Description: In the city of Crete the labyrinth was a maze built to hide the half-bull, half-human Minotaur, a monster that was evidence of the royal household's faithlessness. Both the labyrinth itself and the monster at its center have multiple meanings – traveling the maze is a dangerous enterprise but navigating it successfully allows the traveler to unearth truths that can themselves be both dangerous and liberating. In this course, we will explore a variety of mazes, journeys into worlds of ghosts, monsters and mysteries, asking in the process what those journeys reveal about the complex and sometimes risky search for "truth." Readings will be drawn from a variety of time periods and cultural contexts, including the classical tradition of Greece and Rome as well as works from Europe, the Middle East, Asia and South America; selections will include Homer's Odyssey, Ovid's Metamorphoses, The 1001 Nights, Goethe's Faust, The Ramayana, Dante's Inferno and the stories of Jorge Luis Borges.

Texts: The Longman Anthology of World Literature (Compact Edition)

Requirements: Two short (3-5 page) out-of-class essays, midterm and final exams, active participation in classroom discussions and online activities

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ENGL 2110-25H: World Literature-Honors, Dr. Patrick Erben
“The World Traveler’s Guide to World Literature
TR 12:30pm-1:45pm, TLC 1204

Required for English majors. May count for credit in Core Area C2. Honors course. 3.2 GPA required. Call the Honors College at 678-839-6636 or email sholland@westga.edu for permission to register.

Description: I have to be honest—travel is one of my greatest passions. Growing up in Germany, many foreign countries were only a few hours away. Nothing thrills me more than exploring another country with guidebook, dictionary, and—a great work of literature that opens a window into the culture, intellect, achievements, emotions, fears, prejudices, and beliefs of its people. In this class, I will take you on a trip to places I’ve visited or lived in by highlighting some of the greatest works of literature ever written around the world. We will visit the epic beginnings of Ancient Greece and Rome, the cultural crossroads of the Levant and Mesopotamia, the castles of medieval Germany, the churches and palaces of Renaissance Italy, the Spain of the Reconquista and early empire, Mexico during the Spanish conquest, the France of Louis XV and the Enlightenment philosophers, the Germany of neo-classicism and early Romanticism, Prague and the modern Czech Republic, Nazi Germany and its aftermath, and post-colonial Africa. We will supplement our literary explorations with the art, music, and maybe even the cuisine of some of those countries.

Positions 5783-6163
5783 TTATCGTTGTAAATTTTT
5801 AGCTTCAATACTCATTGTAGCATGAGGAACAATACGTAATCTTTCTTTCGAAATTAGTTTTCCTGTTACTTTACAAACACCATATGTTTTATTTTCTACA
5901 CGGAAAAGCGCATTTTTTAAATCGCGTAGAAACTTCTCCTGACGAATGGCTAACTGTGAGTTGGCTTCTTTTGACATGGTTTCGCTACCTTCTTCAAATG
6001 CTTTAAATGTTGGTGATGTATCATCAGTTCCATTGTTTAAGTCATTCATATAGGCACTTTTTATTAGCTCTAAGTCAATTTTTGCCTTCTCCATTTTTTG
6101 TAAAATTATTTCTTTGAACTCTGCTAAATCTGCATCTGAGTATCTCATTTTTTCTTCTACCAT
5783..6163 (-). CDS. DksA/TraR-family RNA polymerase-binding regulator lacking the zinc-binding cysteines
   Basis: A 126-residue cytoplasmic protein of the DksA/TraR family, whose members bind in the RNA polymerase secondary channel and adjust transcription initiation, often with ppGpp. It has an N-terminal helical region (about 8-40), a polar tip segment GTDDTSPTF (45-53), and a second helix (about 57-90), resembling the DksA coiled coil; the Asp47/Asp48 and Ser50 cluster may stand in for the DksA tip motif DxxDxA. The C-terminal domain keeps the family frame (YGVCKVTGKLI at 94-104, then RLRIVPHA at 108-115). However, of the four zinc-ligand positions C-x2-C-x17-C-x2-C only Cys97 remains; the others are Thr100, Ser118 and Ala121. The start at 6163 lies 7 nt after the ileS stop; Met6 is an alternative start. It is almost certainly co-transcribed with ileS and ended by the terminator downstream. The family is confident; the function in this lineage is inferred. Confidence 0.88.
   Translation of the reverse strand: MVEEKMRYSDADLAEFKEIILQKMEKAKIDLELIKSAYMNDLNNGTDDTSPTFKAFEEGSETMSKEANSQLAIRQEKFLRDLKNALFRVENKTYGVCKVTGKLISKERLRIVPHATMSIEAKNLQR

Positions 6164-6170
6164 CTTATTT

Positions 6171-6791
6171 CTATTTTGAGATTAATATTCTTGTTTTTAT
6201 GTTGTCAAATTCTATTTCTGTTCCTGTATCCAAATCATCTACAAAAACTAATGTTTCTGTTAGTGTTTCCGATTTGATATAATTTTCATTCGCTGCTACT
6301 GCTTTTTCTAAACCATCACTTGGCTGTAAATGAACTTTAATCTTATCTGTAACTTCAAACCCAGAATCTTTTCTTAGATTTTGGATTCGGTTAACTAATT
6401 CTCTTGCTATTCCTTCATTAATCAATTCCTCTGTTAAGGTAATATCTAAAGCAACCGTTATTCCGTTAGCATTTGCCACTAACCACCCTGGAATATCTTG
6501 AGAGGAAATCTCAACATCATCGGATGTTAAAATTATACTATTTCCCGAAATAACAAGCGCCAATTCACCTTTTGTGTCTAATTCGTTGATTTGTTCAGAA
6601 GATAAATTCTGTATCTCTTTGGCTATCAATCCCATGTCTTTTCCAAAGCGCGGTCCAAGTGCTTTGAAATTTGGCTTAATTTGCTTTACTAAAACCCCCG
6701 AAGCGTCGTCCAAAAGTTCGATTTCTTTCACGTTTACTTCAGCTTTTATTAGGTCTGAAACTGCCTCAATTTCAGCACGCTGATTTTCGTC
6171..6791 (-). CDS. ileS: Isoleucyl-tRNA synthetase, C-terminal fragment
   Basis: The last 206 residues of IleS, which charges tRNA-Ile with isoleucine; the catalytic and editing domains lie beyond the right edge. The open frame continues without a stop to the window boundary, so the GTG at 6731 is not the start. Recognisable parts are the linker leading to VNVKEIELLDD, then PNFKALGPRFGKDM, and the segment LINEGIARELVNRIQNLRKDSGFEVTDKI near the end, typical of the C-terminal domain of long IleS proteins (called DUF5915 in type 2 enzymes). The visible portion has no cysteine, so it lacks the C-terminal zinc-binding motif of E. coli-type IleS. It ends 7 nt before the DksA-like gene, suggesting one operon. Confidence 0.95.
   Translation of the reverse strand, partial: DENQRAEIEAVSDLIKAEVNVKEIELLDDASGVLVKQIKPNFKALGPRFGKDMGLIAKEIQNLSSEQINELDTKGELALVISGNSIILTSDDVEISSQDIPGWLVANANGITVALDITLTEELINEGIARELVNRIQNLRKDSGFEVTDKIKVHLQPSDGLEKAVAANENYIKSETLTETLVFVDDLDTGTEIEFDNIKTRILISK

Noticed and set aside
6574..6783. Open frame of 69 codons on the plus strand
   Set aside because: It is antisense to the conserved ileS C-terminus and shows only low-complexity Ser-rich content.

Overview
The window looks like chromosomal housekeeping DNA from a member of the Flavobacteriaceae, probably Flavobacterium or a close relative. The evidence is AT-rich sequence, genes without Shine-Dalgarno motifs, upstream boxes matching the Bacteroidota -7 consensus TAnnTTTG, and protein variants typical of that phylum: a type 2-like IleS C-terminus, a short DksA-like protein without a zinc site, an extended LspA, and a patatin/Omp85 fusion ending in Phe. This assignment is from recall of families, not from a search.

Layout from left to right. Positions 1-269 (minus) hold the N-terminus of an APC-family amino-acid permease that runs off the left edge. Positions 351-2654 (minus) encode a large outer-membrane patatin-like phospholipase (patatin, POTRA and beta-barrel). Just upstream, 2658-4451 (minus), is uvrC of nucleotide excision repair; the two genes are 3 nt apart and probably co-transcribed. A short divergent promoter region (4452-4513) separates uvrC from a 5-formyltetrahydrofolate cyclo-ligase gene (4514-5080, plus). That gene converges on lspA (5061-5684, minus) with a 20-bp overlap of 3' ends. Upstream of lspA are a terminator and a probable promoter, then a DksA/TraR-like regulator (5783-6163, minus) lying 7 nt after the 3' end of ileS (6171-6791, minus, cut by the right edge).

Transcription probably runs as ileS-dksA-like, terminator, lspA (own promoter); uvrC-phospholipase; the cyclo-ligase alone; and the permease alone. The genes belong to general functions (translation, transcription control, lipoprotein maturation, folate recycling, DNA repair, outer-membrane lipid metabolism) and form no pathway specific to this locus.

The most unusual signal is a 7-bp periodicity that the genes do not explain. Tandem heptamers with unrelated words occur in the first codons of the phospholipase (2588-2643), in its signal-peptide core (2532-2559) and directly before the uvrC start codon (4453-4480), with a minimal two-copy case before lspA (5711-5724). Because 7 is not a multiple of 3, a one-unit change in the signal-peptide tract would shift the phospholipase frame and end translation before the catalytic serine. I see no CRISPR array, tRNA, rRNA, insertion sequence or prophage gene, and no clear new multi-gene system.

Texts: The Longman Anthology of World Literature, Compact Edition ; The Nibelungenlied (Penguin Classics); The Tin Drum (DVD).

Requirements: aLively participation, regular quizzes, one oral presentation on historical/cultural/biographical context of a literary work, 3 short analytical papers, mid and final exams.

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2120-01: British Literature, Dr. Emily Hipchen
Monsters and Martyrs
MW 8:00am-9:15am, Pafford 308

Required for English majors. May count for credit in Core Area C2.

Description: In this survey of British literature we’ll be reading about monsters such as Beowulf and martyrs such as Victor Frankenstein, participating as voyeurs in the burning, maiming, and blessing, watching as normal folks like us, befuddled and benighted, drive these outsiders out of their minds, out of town, into their graves, and into stories whose ultimate lessons are deeply ambiguous. Why is one murderer good, but another one bad; one child molester evil and the other inspired? What are the ethics, the politics, of that decision? What historical events and real people influenced the perspective of these pieces, and how do world events create the anxieties whose alleviation requires we good British citizens find folks to fill these roles (or maybe fit folks to these roles whether they will or not, by chopping, bending, and stretching)?

Texts: Among others, works by Shakespeare and Chaucer and Milton, of course, but also William Blake, Seamus Heaney, Christina Rossetti, Mary Shelley, Angela Carter, Martin McDonagh, Andrew Lloyd Weber, Arthur Conan Doyle.

Requirements: Required daily attendance and participation, online quizzes, three short answer and essay tests, a presentation, and one ten-page research project.

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ENGL 2120-02: British Literature, Dr. Meg Pearson
Exploring Englishness
TR 9:30am-10:45am, Humanities 208

Required for English majors. May count for credit in Core Area C2.